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Does freedom of speech apply to the workplace?

On Behalf of | Apr 2, 2024 | Firm News |

Many Americans treasure their right to free speech, but the right to communicate your beliefs and ideas becomes more complicated when they enter the workplace. What should you know about freedom of speech and your career?

What is free speech?

The first amendment of the constitution prevents the government from interfering with your ability to communicate your ideas and opinions. This includes writing, speaking, communicating through body language and even choosing not to speak.

Is free speech protected in your workplace?

Many of the actions a worker at a private company may take are protected by law. Your private employer cannot punish you from reporting harassment, interrupting harassment or mistreatment, reporting illegal activity and making other statements that the government considers protected activity.

However, as the American Bar Association notes, the question of whether workers’ speech is protected depends on a variety of different factors. These include the state laws that govern their workplace, municipal laws, whether their workplace is part of a government office and whether they are part of a union.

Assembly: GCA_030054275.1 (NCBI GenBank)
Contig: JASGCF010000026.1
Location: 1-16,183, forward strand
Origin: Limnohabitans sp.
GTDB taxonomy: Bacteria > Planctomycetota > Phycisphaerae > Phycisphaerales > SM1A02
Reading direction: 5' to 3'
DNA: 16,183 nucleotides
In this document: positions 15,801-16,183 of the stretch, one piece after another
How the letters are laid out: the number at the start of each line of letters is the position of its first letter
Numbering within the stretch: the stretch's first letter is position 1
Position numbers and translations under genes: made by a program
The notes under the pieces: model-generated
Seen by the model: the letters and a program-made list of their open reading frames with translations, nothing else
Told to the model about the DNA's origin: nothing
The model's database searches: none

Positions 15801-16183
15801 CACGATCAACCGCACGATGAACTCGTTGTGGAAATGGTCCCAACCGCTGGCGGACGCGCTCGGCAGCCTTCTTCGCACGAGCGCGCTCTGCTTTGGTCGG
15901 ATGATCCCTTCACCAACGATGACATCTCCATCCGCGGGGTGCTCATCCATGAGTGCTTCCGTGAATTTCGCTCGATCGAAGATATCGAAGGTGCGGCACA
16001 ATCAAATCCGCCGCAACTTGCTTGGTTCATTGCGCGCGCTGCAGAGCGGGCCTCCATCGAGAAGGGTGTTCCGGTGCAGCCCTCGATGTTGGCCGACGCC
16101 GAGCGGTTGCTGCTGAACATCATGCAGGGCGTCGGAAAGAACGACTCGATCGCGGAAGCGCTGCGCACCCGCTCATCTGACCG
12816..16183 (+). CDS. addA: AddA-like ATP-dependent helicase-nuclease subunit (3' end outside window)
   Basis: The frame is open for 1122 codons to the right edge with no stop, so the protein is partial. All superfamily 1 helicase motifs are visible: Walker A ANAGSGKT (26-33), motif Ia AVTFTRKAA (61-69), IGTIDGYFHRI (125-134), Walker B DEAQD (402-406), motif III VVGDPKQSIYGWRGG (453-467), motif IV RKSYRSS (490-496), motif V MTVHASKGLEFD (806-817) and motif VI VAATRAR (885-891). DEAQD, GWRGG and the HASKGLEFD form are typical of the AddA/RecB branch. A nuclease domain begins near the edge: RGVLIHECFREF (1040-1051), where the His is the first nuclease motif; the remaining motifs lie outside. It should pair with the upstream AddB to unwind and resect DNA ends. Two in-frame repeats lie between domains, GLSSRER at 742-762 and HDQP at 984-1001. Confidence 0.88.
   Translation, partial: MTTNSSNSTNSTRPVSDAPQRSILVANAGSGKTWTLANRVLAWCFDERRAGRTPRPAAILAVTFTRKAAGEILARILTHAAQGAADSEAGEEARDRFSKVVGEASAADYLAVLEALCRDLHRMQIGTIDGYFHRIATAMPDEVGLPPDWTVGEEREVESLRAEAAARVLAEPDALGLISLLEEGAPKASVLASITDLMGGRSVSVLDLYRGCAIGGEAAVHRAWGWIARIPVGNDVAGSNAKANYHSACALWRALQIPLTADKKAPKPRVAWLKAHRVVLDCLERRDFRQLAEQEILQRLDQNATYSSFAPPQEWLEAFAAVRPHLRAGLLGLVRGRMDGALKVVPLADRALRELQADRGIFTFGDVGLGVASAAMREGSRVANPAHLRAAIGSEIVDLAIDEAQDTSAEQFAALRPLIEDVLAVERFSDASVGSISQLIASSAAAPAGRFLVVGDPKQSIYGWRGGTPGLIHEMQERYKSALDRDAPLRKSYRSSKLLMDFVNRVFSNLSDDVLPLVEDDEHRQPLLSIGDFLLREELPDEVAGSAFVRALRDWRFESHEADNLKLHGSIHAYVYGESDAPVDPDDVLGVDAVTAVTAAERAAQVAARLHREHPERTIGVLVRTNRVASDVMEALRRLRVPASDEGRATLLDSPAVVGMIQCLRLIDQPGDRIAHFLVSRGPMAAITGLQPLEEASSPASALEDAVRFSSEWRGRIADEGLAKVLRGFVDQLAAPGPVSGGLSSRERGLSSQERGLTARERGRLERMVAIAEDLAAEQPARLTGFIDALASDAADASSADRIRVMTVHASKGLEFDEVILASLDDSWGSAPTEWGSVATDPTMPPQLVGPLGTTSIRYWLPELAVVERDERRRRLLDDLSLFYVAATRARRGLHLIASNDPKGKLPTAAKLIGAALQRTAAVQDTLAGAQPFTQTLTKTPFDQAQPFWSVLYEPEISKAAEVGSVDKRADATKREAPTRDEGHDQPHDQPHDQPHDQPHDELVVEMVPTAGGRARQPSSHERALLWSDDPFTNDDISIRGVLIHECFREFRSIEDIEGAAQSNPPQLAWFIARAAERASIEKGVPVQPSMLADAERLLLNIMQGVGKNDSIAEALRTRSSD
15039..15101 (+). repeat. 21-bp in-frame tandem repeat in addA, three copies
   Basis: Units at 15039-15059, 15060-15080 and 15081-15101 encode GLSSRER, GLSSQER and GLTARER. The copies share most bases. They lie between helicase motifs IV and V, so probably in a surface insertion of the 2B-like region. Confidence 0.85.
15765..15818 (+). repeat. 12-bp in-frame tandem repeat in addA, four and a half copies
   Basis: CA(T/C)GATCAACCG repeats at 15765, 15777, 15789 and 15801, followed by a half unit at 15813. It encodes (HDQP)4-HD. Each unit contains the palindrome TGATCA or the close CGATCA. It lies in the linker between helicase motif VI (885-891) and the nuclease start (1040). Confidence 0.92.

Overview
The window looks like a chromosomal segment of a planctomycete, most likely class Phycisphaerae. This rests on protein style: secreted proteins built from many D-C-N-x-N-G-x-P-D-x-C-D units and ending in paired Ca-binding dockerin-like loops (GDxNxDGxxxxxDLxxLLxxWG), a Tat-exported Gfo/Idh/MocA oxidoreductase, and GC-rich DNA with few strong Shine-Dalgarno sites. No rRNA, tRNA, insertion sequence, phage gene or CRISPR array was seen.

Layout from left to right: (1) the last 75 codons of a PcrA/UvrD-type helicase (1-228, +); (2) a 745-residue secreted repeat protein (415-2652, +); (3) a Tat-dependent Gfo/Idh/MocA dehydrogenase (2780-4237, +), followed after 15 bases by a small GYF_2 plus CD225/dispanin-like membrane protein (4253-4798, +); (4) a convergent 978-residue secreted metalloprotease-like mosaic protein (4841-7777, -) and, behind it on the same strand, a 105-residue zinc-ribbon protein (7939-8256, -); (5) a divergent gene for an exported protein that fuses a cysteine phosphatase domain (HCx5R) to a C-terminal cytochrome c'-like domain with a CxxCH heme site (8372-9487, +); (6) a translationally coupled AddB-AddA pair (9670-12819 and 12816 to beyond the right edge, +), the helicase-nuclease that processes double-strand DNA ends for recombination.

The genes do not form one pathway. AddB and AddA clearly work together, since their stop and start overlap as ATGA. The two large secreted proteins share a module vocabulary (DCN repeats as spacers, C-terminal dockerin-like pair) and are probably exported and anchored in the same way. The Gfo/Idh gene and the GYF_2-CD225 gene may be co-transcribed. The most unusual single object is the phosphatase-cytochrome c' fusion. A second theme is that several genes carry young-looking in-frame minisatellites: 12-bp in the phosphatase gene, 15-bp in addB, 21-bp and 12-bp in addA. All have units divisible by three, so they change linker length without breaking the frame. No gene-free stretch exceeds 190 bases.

Because of this complicated legal landscape, many workers have experienced retaliation and even lost their jobs for the statements they made. In an at-will employment state – where the employer or employee may end their relationship for almost any reason – this means that the things you say could put you at risk. For example, a Virginia employee fired for making social media posts about politics that their employer deemed obscene found their case dismissed because of the state’s at-will employment law.

Were your rights violated?

Free speech in the workplace can be a complex issue. If your private employer punished you for expressing your views, you should take steps to understand the laws that govern your workplace and your rights in this situation. Discussing your experience with an employment law attorney can offer insights into the law and help you explore your options for holding your employer responsible.

While free speech in the workplace is a complicated issue, the right information and guidance can help you understand and protect your right to express yourself.